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Thread: Ideal Elmoto donors

              
   
   
  1. #11
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    DRZ400, I agree in principle however considering a leaf cell or similar which are great for conversions they are not suited to being in a flexible mounting system.

    As I said, I'd over engineer or start with an over engineered donor to simplify the requirements for the additional re-engineering to fit the ev components. Either method can achieve a robust build but personally if I were engineering a structural battery box it would need proper Engineering analysis and FEA to be sure it can handle the stresses of twisting and vibrating in normal use to last well and not compromise or damage the batteries.

    But this is my Engineering opinion not the laws of physics and you can achieve alot with out the extra safety margin I'm considering.

    Tyler

  2. #12
    Senior Member DRZ400's Avatar
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    Bracing the frame can be a structural battery box....but doesn't have to be. A couple triangulated tubing supports is all that's required. Look at a ninja 250 vs 500. Simple cradle. You can look at a ex250 frame and instantly see it wants to bend.

  3. #13
    Administrator ElMotoMike's Avatar
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    I actually went through a few free donor rolling chassis' before I found one that seemed to fit just fine... but it also cost me a few hundred. I found that using frames with engines smaller than 400 proved to be difficult to fit everything (mostly batteries) in. Once I got my Suzuki 500, it was smooth sailing, and doing upgrades became easy.
    - Mike

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  5. #14
    Senior Member yankee1919's Avatar
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    Hello,

    Tylerwatts, I tried to look up the motor and only found the 207.

    Tony

  6. #15
    Senior Member Stevo's Avatar
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    I completely agree with the OP about using a box as a structural member. That's what I've done. My experience with this endeavour is designing in the battery components as the most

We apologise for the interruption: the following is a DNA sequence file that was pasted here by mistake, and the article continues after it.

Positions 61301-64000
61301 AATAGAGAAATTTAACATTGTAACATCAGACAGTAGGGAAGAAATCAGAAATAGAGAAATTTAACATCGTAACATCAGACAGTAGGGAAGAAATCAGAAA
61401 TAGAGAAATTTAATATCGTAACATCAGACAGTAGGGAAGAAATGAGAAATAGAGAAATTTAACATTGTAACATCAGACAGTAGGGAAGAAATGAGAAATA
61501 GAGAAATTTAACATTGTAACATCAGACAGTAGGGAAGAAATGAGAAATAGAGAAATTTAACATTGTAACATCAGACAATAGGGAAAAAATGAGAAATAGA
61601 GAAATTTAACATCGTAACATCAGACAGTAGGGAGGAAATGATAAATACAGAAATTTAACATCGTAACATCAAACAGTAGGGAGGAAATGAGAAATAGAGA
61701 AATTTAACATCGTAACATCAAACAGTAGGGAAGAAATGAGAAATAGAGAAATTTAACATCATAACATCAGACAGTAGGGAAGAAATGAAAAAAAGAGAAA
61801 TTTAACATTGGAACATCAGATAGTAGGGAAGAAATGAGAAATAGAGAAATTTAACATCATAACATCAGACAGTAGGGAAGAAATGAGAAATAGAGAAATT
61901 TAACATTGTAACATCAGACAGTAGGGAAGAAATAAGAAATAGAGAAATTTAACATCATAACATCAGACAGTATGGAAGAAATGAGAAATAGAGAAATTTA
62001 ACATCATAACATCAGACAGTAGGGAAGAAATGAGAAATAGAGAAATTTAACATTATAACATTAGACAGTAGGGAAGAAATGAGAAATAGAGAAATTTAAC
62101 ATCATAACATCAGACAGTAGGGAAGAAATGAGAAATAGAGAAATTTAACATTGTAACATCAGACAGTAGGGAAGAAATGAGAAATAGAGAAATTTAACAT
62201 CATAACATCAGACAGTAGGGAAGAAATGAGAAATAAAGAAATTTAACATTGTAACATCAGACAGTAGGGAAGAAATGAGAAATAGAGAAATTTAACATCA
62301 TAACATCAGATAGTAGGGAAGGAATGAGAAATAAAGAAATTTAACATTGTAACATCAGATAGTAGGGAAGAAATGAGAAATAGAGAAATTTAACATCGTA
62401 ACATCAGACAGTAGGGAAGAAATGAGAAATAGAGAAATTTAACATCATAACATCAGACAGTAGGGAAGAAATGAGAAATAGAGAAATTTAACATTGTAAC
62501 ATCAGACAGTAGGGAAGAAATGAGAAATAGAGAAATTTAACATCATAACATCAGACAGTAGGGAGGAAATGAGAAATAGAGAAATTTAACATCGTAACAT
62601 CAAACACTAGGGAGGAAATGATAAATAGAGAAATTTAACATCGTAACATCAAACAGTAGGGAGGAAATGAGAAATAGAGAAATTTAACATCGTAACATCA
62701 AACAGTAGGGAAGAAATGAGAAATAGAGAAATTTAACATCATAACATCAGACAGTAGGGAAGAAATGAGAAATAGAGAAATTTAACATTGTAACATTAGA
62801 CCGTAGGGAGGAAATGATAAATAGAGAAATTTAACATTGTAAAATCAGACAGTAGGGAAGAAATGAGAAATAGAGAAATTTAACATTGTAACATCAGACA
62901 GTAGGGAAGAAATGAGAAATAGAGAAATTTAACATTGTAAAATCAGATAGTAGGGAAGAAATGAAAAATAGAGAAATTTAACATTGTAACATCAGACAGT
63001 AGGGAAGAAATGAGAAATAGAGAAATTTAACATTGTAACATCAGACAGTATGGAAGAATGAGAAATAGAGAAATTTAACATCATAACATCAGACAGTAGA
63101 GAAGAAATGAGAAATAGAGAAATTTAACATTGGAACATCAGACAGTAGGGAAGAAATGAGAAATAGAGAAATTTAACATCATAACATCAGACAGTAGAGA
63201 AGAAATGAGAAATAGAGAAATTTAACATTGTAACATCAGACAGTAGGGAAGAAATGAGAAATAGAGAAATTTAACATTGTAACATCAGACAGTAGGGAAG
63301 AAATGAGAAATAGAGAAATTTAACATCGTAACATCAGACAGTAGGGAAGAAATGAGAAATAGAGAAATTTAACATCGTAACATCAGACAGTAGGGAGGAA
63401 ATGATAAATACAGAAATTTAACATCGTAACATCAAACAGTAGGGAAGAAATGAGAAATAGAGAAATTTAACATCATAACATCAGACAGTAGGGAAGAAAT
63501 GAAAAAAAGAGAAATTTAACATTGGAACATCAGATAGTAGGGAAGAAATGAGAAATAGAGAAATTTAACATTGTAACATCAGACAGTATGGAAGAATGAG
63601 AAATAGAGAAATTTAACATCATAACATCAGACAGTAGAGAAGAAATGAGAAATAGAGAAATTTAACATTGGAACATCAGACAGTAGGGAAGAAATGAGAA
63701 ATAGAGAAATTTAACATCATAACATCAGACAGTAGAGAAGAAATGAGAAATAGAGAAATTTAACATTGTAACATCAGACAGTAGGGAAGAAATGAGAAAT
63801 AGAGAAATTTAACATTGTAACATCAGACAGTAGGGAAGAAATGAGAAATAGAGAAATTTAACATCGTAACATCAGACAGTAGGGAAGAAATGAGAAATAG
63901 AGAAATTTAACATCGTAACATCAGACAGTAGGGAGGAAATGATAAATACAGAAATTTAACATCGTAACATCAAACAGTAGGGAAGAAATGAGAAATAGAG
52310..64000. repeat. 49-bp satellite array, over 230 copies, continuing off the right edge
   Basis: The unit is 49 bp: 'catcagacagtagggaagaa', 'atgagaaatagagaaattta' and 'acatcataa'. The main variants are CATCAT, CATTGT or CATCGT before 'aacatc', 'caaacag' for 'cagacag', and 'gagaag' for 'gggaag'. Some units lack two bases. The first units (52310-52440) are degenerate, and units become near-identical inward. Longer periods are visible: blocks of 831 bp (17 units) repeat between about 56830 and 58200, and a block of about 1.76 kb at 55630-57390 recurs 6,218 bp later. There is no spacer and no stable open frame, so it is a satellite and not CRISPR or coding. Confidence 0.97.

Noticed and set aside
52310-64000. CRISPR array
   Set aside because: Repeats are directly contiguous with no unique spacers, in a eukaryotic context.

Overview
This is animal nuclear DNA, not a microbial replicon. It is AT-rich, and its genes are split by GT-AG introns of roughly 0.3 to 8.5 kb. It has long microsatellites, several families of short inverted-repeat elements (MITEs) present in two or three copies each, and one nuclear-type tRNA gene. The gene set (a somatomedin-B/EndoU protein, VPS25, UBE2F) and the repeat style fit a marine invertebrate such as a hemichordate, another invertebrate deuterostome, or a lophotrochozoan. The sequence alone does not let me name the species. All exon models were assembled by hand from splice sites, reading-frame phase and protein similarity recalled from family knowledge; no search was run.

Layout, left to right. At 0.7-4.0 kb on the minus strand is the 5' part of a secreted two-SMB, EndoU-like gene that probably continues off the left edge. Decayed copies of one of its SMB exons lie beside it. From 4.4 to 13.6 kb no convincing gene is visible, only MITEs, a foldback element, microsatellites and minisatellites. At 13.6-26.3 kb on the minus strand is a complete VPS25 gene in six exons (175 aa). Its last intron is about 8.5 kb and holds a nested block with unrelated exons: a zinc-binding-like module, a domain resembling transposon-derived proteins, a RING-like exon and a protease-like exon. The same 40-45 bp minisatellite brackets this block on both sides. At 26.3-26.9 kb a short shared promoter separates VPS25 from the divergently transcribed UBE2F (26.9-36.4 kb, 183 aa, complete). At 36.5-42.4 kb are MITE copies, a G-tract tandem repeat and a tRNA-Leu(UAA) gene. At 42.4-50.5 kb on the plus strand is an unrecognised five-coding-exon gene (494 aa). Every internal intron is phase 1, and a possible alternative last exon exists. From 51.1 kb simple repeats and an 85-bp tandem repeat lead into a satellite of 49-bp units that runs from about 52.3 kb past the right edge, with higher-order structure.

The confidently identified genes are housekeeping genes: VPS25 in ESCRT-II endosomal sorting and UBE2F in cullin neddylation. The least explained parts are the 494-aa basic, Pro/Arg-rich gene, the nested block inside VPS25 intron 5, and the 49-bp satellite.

challenging aspect.
    The weight of the batteries is significant on a motorcycle, if you want any usable range. But total weight of the pack should not be overlooked. I will be trying to find the optimal battery pack weight vs pack voltage with my overvolted 72v system charged to ~90v. By removing one leaf module at a time and checking performance changes on each step down. What about 8 1/2 lbs per module?
    The cool thing about the ME1003/spm combo is the wide range of available usable input voltage.
    Current rides: '96 Honda Ohlins VFR, '03 Cannondale C440R, '03 Cannondale Cannibal, '06 Yamaha 450 Wolverine 4x4
    Current builds: http://elmoto.net/showthread.php?t=4354

  7. #16
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    Having built a structural frame belly for the ex250, I would probably not choose this chassis again. It does offer a good opportunity if you good with welding and fabricating, to build a large custom battery area. But for a simple conversion, it adds engineering and work.

    If I start another project, it may be using a large wheel scooter like the Kymco.

    But I'd be more likely to just find a cheap used Zero!

  8. #17
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    Quote Originally Posted by ElMotoMaster View Post
    ... Once I got my Suzuki 500, it was smooth sailing, and doing upgrades became easy.
    I'm thinking about using a GS500 the bike hasn't really changed since '88 shouldn't be a problem finding parts.

  9. #18
    Senior Member Spaceweasel's Avatar
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    Suspensions and frames are designed with a certain load in mind. That applies both to the weight load of the new powertrain and the torque load of your shiny new electric motors. While I am a huge fan of smaller bikes (I fell in love with a VFR400 in South America, but alas, could not take it home) I hesitate to greatly exceed the design parameters of 250 class bikes. After you remove all the ICE bigger frames don't weigh much more than smaller ones, are designed to handle the loads, and have more space for components.

  10. #19
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    Yes, sorry, texting typo. 207 model it is.

    Spaceweasel
    I agree with you about the bigger bikes. But there is a balance. Modern aluminium framed sports bikes (twin spar frame design) are open underneath so great for stacking the battery. Take a look at Ripperton's R1 race bike on Diyelectriccar.com. And the older generation bikes have more space in the frame for the motor.

    Again it stems back to your design requirements. So the ex250 is probably a great budget commuter donor but not suitable for larger batteries or high performance.

    Tyler
    Last edited by tylerwatts; 03 August 2015 at 1449.

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  12. #20
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    One of the extreme examples of a stressed battery box is the new BMW bike: http://s3.bimmerfile.com.s3.amazonaw...53-700x466.jpg and http://www.designboom.com/wp-content...signboom16.jpg . Every other component of the bike is a separate piece, bolted onto the box.

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